Four states were set to go to the polls today but as Coronavirus fears sweep the nation we are seeing signs the disease may impact the 2020 electoral process. At the time of publishing, Florida, Arizona, and Illinois primaries are still on, but Ohio Governor Mike DeWine has issued an order demanding that polls be closed in his state for the good of public health. With over 300 pledge delegates left on the table, today could still prove decisive.
and Senator Bernie Sanders (I-VT) has been thrown into turmoil due to COVID-19 precautions. With many key states postponing the ballot, has Sanders been cast a lifeline that could carry him all the way to the convention?
The Sunshine State
Florida offers the richest haul today with 219 pledged and 29 superdelegates. Most major polling since the beginning of March has given Biden at least 60% of the vote, signifying a likely win and at least 150 delegates.
In 2016, Floridians chose Hillary Clinton in the primary, awarding Sanders 73 delegates and just 33.3% of the vote. They went big for the establishment candidate, with Clinton earning almost twice as many votes as the Vermont socialist. It looks like today could be an almost exact repeat.
The betting markets give Biden a 1/200 chance of winning the most delegates.
The Prairie State
In 2016, Democratic primary voters in Illinois gave the edge to Clinton over Sanders in one of the closest contests of that season. Bernie Sanders was just 40,000 votes short of claiming victory, signifying that there is a large appetite for the more radical wing of the party.
With 155 pledged delegates up for grabs, polling suggests that this year’s primary will also be a close race. Through much of February, Sanders held the lead over Biden; the numbers only switched after Pete Buttigieg and Amy Klobuchar pulled out ahead of Super Tuesday. The betting odds show Biden finishing the day with the most delegates, but this could be a fairly even split.
Grand Canyon State
Arizona is the smallest prize on offer in today’s race with just 67 pledged delegates on the table, but it happens to be one of the most interesting in terms of its electoral history. The last time this state voted for a Democrat as president was in 1996 for Bill Clinton, edging out Bob Dole by just over 30,000 votes (Ross Perot representing the Reform Party scored 112,000 votes). Since then, Arizona has been firmly red, granting it’s Electoral College votes to G.W. Bush, John McCain, Mitt Romney, and, most recently, Donald Trump.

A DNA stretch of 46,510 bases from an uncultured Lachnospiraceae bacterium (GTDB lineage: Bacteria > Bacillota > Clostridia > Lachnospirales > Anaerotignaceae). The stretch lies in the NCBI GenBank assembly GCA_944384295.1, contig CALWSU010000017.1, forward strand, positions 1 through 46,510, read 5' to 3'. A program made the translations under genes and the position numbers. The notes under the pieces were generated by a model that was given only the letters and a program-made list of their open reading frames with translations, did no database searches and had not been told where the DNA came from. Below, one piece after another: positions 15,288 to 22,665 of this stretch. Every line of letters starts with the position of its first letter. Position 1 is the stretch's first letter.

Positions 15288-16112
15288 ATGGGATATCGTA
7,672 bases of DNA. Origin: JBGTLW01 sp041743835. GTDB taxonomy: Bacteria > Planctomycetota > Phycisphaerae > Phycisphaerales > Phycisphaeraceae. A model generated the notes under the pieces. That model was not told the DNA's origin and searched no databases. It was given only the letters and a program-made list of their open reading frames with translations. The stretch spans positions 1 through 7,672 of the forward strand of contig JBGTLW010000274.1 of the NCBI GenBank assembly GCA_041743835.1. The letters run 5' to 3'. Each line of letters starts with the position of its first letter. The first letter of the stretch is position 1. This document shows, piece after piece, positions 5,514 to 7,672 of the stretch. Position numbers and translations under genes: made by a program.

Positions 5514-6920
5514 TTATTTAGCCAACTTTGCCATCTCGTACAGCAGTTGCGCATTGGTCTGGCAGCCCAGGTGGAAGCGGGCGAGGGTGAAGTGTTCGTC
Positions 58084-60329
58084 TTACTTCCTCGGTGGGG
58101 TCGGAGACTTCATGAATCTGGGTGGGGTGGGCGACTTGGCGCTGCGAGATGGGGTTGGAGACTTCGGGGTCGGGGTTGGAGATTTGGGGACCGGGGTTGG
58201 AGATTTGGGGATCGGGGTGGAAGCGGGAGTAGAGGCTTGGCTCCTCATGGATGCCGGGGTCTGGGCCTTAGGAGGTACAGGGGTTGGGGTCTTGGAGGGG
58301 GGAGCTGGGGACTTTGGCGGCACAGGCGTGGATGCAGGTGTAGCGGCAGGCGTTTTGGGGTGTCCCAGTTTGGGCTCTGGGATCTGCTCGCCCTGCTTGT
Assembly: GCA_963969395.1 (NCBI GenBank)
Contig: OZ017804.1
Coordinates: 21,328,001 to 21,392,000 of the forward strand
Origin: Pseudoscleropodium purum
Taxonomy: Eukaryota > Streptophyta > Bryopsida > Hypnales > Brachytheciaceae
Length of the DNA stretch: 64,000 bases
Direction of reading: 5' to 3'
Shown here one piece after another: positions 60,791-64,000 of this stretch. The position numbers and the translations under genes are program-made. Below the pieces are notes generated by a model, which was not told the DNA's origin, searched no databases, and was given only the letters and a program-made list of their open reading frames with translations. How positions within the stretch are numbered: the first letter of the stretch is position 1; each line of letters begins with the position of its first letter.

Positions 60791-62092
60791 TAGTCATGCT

The 2016 Democratic primaries in Arizona were mired in controversy with accusations of voter suppression. Hillary Clinton won this contest, but both the Clinton and Sanders campaigns ended up suing the Arizona state government.
Most polling gives Biden the edge today, but it’s a close race. This could still turn out to be a Sanders victory.
All To Play For
Even if Joe Biden wins a significant victory in all three states, he will still be short of the 1,991 delegates needed to claim the nomination. And as President Trump announced on March 16, the Coronavirus situation could well carry on through to July. How likely is it that one wing of the Democratic Party will accept an anointed nominee if the primary process has not been carried out in full?
Bernie Sanders is rarely shy to remind the public that he is the candidate who can “get new voters.” Analysis of the figures to date show that this may not be true of the primaries, but could hold up in the actual November election.
Both main candidates need to ready their campaigns to fight tooth and nail to win the crown. This is not a normal primary season; standard operating procedures are out the window. Without a full slate of delegates being awarded, with almost certain low turnout, and Milwaukee less than four months away, all bets are off for who faces President Trump in November.
Make sure to check out Liberty Nation’s Primary Tracker for the latest results and polling.
Read more from Mark Angelides.
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